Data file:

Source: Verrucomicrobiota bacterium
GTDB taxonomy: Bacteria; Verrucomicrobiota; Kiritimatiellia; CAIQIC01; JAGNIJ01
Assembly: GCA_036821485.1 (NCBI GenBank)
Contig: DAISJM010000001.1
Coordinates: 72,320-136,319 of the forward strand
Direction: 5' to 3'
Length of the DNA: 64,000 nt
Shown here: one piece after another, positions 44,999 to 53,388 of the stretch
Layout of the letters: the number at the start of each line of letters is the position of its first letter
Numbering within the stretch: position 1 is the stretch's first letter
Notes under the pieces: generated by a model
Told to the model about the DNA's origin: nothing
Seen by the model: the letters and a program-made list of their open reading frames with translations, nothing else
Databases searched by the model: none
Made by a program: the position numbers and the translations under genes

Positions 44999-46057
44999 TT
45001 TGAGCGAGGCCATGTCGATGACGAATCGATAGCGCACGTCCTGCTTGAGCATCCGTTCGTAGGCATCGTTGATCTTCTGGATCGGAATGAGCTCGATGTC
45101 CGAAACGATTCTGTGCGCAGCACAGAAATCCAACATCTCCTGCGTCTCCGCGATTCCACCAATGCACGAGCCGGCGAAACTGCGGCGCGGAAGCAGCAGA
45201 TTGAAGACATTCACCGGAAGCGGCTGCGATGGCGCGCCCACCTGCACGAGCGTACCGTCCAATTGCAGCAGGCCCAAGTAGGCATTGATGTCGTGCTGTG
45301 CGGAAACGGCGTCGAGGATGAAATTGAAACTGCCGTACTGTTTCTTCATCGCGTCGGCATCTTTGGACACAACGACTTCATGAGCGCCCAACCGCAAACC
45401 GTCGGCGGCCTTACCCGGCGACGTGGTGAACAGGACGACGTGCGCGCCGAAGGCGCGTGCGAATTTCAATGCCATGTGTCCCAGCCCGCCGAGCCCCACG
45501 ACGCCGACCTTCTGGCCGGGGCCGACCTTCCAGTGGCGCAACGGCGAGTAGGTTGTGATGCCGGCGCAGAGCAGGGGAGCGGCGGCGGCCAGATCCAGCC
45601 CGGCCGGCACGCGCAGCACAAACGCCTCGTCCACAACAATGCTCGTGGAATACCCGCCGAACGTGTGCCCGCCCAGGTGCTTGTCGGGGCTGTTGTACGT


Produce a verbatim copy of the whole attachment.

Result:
Source: Verrucomicrobiota bacterium
GTDB taxonomy: Bacteria; Verrucomicrobiota; Kiritimatiellia; CAIQIC01; JAGNIJ01
Assembly: GCA_036821485.1 (NCBI GenBank)
Contig: DAISJM010000001.1
Coordinates: 72,320-136,319 of the forward strand
Direction: 5' to 3'
Length of the DNA: 64,000 nt
Shown here: one piece after another, positions 44,999 to 53,388 of the stretch
Layout of the letters: the number at the start of each line of letters is the position of its first letter
Numbering within the stretch: position 1 is the stretch's first letter
Notes under the pieces: generated by a model
Told to the model about the DNA's origin: nothing
Seen by the model: the letters and a program-made list of their open reading frames with translations, nothing else
Databases searched by the model: none
Made by a program: the position numbers and the translations under genes

Positions 44999-46057
44999 TT
45001 TGAGCGAGGCCATGTCGATGACGAATCGATAGCGCACGTCCTGCTTGAGCATCCGTTCGTAGGCATCGTTGATCTTCTGGATCGGAATGAGCTCGATGTC
45101 CGAAACGATTCTGTGCGCAGCACAGAAATCCAACATCTCCTGCGTCTCCGCGATTCCACCAATGCACGAGCCGGCGAAACTGCGGCGCGGAAGCAGCAGA
45201 TTGAAGACATTCACCGGAAGCGGCTGCGATGGCGCGCCCACCTGCACGAGCGTACCGTCCAATTGCAGCAGGCCCAAGTAGGCATTGATGTCGTGCTGTG
45301 CGGAAACGGCGTCGAGGATGAAATTGAAACTGCCGTACTGTTTCTTCATCGCGTCGGCATCTTTGGACACAACGACTTCATGAGCGCCCAACCGCAAACC
45401 GTCGGCGGCCTTACCCGGCGACGTGGTGAACAGGACGACGTGCGCGCCGAAGGCGCGTGCGAATTTCAATGCCATGTGTCCCAGCCCGCCGAGCCCCACG
45501 ACGCCGACCTTCTGGCCGGGGCCGACCTTCCAGTGGCGCAACGGCGAGTAGGTTGTGATGCCGGCGCAGAGCAGGGGAGCGGCGGCGGCCAGATCCAGCC
45601 CGGCCGGCACGCGCAGCACAAACGCCTCGTCCACAACAATGCTCGTGGAATACCCGCCGAACGTGTGCCCGCCCAGGTGCTTGTCGGGGCTGTTGTACGT